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Paramedic evolution: From ‘grab and go’ to high-tech lifesaving services

Volunteers were the first ambulance drivers for Langley Memorial Hospital
Paramedics load an injured pedestrian into an ambulance after she was struck by a vehicle in Langley City in 2018. (Langley Advance Times files)

Langley Memorial Hospital is celebrating 75 years of service in this community. In a series of stories over the coming months, the Langley Advance Times, in conjunction with the hospital foundation, takes a look at the past, present, and future of health care in Langley from a few different perspectives.


Ambulance service in Langley has changed drastically through the years, evolving along with the community and with Langley Memorial Hospital itself.

The first ambulance service in Langley started up shortly after the first official hospital opened in 1948, but for the next several decades, it was an often informal service.

According to The Hospital on the Hill, a history of Langley Memorial edited by Doris Riedweg, a man named Grant Hunter operated a single ambulance for several years starting the same year the hospital opened its doors, but little is known beyond the fact that the hospital administration considered his vehicle “a fine piece of equipment.”

By 1956, the community needed a new ambulance service, and Allan “Al” Anderson, who owned and operated Columbia Funeral Service with his wife Marjory, stepped up.

The Andersons bought an ambulance from Langley Taxi, and Allan and a group of volunteers organized to drive it.

Willing participants who lived near Columbia Funeral were among the first drivers of what was known as the Columbia Ambulance Service.

Their first call was to a child who had been hit by a car near 192nd Street and Fraser Highway.

The service lost Anderson money most years, even after Langley City and Township agreed to kick in $300 per month to subsidize the program.

The drivers weren’t using the big van-style ambulances that have been common for the last 40 years or so, they were using modified sedans that more closely resembled large station wagons, or hearses. And most drivers weren’t paramedics, they just rushed injured or ill people to the hospital as quickly as possible.

RECENT: Tour of duty at LMH was ‘exuberant, uplifting experience’

In August, 1973, Anderson sold the ambulance service to new owners, but it wouldn’t stay in private hands for long. In 1975, the province created the Provincial Ambulance Service, the forerunner of the modern BC Emergency Health Service (BCEHS).

Anderson didn’t live to see the changeover – at the young age of 47, he was killed in a crash near Hope. Langley City renamed its outdoor pool to Al Anderson Memorial Pool in honour of the services he had provided to the community over the years.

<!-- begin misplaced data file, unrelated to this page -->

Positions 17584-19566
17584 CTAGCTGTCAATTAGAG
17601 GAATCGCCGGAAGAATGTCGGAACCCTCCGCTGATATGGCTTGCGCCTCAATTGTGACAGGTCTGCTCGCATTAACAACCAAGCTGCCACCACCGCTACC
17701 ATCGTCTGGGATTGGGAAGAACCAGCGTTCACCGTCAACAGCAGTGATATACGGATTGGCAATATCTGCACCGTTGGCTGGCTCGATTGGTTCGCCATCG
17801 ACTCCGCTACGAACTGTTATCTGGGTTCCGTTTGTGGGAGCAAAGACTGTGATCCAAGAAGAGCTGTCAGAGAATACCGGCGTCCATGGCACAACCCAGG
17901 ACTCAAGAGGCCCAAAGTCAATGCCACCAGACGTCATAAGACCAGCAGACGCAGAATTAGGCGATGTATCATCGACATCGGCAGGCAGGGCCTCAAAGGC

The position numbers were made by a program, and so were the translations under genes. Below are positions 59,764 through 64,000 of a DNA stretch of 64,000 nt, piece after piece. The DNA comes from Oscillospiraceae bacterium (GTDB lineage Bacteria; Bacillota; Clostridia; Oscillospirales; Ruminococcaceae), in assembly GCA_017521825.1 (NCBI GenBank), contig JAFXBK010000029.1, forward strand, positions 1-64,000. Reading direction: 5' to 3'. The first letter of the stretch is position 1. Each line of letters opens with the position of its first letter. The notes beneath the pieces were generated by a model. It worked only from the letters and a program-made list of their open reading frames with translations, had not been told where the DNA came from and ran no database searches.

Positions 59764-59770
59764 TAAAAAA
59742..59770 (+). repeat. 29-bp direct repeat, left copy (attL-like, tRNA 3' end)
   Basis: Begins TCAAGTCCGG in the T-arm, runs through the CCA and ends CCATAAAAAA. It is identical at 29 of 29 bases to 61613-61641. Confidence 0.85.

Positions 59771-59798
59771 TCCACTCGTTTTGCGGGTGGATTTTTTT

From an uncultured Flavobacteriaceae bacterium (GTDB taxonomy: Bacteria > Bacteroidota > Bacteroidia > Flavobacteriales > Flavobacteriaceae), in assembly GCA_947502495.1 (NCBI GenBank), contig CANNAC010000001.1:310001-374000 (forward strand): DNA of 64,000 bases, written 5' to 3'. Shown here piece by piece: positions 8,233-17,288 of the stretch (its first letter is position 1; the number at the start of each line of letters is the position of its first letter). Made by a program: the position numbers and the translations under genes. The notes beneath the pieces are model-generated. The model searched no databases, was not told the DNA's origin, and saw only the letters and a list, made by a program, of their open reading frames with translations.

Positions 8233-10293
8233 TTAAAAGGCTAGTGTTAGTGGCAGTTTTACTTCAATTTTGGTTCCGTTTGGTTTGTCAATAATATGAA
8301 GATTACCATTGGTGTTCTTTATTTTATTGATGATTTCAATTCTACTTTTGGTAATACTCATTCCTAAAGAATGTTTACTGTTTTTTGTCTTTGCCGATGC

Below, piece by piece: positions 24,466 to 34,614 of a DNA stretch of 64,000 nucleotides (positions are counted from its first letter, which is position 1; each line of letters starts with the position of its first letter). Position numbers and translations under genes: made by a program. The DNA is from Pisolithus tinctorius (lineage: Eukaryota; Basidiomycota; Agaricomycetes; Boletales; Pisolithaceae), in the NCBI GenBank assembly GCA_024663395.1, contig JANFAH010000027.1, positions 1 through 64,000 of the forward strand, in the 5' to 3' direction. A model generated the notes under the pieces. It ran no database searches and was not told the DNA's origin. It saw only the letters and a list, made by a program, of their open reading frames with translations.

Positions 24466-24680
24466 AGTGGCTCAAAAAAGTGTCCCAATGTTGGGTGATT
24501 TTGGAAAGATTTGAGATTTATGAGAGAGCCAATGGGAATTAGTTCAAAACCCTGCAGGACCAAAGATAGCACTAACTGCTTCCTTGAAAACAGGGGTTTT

The provincial ambulance service has continued to change, even over the last 23 years that Robert Whincup has worked for it.

Currently a manager of patient care delivery, Whincup was a paramedic for 20 years before that, working out of Cloverdale, Richmond and Delta, with frequent trips to Langley, as ambulance crews move around to serve where they’re needed.

Before EHS, Whincup noted that ambulances were “grab and go” affairs, with little to no medical treatment en route.

“Back in the day, it was run by the funeral homes, different agencies, like the police and fire departments,” he said.

Now patients get medical aid immediately before and during the ambulance ride.

Even over his 23-year tenure with EHS, that has changed, from a more checklist-style mode of operation, to one that gives paramedics more flexibility, and relies more on their training.

“We’re really treating a patient now,” he said.

Technology means GPS and digital patient records, but it also means that specialists can use live video links to speak to and assess patients while they’re still in the ambulance.

Whincup also saw the difference between LMH’s old ER and their current facility, just upgraded a few years ago.

More parking for ambulances, a private entrance, and beds immediately inside where treatment can continue are among the big improvements.

“It’s way better,” Whincup said of the new ER. “It’s fantastic.”

It’s a far cry from the days of volunteers bundling patients into the back of a modified sedan.

READ ALSO: Retired doctors and nurses help preserve medical history in Langley


Langley Memorial Hospital Foundation fundraises throughout the year to support health-care workers and allow them to keep providing life-saving care. To this end, the foundation is preparing for its annual hospital gala. This year’s event, dubbed Hot Havana Nights, is being held Oct. 21 at the Coast Hotel & Convention Centre. It’s the 32nd year. Money raised will support the urgent need to expand cardiac care at the Langley Hospital. For info:

• And, for more LMH history check out this special publication.

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BCEHS manager Robert Whincup, centre, with primary care paramedics Ashleah McDonald (left) and Josh Lowery (right). (Matthew Claxton/Langley Advance Times)
BC Ambulance paramedics assisting a man in medical distress near the Surrey-Langley border in 2022. (Langley Advance Times files)

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Matthew Claxton

About the Author: Matthew Claxton

Raised in Langley, as a journalist today I focus on local politics, crime and homelessness.
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